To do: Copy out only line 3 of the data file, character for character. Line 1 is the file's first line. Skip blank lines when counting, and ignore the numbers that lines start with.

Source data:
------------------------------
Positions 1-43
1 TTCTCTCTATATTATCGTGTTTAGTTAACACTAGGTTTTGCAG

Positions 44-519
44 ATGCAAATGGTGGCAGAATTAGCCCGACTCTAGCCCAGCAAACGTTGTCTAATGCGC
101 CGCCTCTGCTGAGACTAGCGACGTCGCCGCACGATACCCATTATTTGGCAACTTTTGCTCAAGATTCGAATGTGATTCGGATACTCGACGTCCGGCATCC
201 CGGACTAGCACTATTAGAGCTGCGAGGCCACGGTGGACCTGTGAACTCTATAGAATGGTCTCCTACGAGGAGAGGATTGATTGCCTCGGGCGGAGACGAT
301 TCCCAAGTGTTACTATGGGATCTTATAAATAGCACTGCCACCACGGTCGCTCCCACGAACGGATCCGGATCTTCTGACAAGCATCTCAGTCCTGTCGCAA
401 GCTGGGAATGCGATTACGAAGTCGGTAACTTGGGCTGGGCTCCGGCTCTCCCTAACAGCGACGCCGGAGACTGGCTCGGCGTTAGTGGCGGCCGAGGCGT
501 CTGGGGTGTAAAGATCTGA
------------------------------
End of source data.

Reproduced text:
Positions 44-519